Notifications

New mural brightens Jamieson's Building in Whitehorse

A group of young artists has been given an 'awesome opportunity' this week to put their creativity to work on a large mural.

Young artists learn the art of spray painting at Splintered Craft studio

'It's pretty fun, there's a lot of room to be creative,' said Lia Fabre-Dimsale, one of the artists working on the mural. (Sandi Coleman/CBC)

The newest piece of work from Whitehorse's Splintered Craft art studio is hard to miss — it covers two sides of the highly-visible Jamieson's Building, on Fourth Avenue in downtown Whitehorse.

The mural has been a group project this week, for a couple of young artists and an experienced graffiti artist who's teaching them some of the finer points of spray-painting.

One of the artists, Lia Fabre-Dimsdale, said the design "doesn't really symbolize anything."

"This is my first time doing something this big," she said, wielding a spray can. "I don't want to make it too weird looking."

'It's looking pretty good,' said Jona Barr, with Fabre-Dimsdale. (Sandi Coleman/CBC)

"I kind of just put up what I thought would be odd to see, like not necessarily pleasing, but just something like, 'oh, that was different today, I wonder what I'll encounter tomorrow,' you know?"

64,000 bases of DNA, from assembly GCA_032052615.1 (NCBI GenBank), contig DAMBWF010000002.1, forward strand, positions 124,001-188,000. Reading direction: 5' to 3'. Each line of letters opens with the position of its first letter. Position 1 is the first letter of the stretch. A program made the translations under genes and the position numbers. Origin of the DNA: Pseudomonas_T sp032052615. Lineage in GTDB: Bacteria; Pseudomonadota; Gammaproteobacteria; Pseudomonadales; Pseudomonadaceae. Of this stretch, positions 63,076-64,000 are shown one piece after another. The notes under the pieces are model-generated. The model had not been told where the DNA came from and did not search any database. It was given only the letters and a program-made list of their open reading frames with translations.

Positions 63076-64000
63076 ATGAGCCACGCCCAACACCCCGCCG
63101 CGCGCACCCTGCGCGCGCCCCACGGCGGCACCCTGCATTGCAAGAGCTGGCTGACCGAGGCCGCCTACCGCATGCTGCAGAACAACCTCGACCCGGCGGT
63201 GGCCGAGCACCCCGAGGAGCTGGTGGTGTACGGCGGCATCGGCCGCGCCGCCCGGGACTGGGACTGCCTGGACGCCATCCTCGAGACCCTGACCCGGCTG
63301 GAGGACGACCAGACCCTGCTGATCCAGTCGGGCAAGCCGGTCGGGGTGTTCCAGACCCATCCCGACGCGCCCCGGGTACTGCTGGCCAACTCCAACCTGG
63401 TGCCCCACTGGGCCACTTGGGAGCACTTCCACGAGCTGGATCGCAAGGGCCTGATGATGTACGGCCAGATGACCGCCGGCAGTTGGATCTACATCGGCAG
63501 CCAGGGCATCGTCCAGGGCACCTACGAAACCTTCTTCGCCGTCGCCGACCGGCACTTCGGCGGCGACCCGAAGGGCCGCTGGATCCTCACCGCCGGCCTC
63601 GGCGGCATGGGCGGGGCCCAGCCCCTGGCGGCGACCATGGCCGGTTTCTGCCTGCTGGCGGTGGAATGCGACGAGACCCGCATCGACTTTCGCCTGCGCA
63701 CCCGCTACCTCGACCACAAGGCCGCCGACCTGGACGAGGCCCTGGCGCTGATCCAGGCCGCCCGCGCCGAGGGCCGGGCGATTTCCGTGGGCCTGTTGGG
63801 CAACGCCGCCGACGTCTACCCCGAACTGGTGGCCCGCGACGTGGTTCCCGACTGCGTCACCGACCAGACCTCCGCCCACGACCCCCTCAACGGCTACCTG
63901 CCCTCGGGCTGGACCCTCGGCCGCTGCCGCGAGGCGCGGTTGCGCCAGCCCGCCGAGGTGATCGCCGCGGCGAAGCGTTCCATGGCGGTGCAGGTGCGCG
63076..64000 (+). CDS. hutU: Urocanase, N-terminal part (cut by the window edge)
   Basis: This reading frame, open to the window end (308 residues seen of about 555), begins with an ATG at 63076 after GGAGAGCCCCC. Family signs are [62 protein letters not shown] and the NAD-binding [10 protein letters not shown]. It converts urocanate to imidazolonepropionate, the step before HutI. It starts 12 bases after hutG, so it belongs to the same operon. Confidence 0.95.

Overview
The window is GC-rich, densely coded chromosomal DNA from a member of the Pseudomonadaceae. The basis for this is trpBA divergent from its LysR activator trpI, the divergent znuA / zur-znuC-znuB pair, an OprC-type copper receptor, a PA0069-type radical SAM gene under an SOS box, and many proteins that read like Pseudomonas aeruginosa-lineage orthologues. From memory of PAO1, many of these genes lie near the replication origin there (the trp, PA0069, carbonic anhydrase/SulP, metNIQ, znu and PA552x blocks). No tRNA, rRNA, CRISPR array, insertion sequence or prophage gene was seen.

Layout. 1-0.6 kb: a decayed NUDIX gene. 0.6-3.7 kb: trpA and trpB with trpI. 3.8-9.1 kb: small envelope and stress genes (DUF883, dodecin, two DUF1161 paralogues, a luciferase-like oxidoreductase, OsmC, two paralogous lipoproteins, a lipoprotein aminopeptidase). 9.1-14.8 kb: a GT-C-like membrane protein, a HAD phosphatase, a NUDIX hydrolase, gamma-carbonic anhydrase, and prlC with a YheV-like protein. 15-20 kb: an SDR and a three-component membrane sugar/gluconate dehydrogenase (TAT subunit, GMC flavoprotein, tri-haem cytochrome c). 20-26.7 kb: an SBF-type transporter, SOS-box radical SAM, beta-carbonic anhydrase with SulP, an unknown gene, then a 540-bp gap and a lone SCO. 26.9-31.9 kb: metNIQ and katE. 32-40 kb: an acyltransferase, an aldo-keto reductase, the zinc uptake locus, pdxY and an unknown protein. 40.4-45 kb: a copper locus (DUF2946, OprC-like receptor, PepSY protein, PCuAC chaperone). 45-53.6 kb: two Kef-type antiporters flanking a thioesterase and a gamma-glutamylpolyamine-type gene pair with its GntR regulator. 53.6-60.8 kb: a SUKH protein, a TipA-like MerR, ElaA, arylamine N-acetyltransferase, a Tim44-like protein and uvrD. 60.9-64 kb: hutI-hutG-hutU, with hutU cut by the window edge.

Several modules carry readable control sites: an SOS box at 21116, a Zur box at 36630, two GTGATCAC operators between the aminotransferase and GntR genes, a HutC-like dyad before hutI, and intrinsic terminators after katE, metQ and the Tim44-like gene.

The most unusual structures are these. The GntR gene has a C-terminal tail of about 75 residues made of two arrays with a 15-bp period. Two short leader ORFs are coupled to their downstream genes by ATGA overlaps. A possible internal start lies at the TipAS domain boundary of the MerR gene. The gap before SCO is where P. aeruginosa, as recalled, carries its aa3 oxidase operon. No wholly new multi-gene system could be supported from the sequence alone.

Jona Barr, who helps manage the Splintered Craft studio, called it an "awesome opportunity" for the young artists.

"They're both pretty amazing artists, as you can see. That's why we picked them to participate," he said.

Barr says the mural is already grabbing attention. Some people have inquired at the studio about enlisting young people to design other colourful walls or fences.

"Hopefully this will turn into a few more mural jobs that we can hook the youth up with and they can learn and create," Barr said.

With files from A New Day

Comments

To encourage thoughtful and respectful conversations, first and last names will appear with each submission to CBC/Radio-Canada's online communities (except in children and youth-oriented communities). Pseudonyms will no longer be permitted.

By submitting a comment, you accept that CBC has the right to reproduce and publish that comment in whole or in part, in any manner CBC chooses. Please note that CBC does not endorse the opinions expressed in comments. Comments on this story are moderated according to our Submission Guidelines. Comments are welcome while open. We reserve the right to close comments at any time.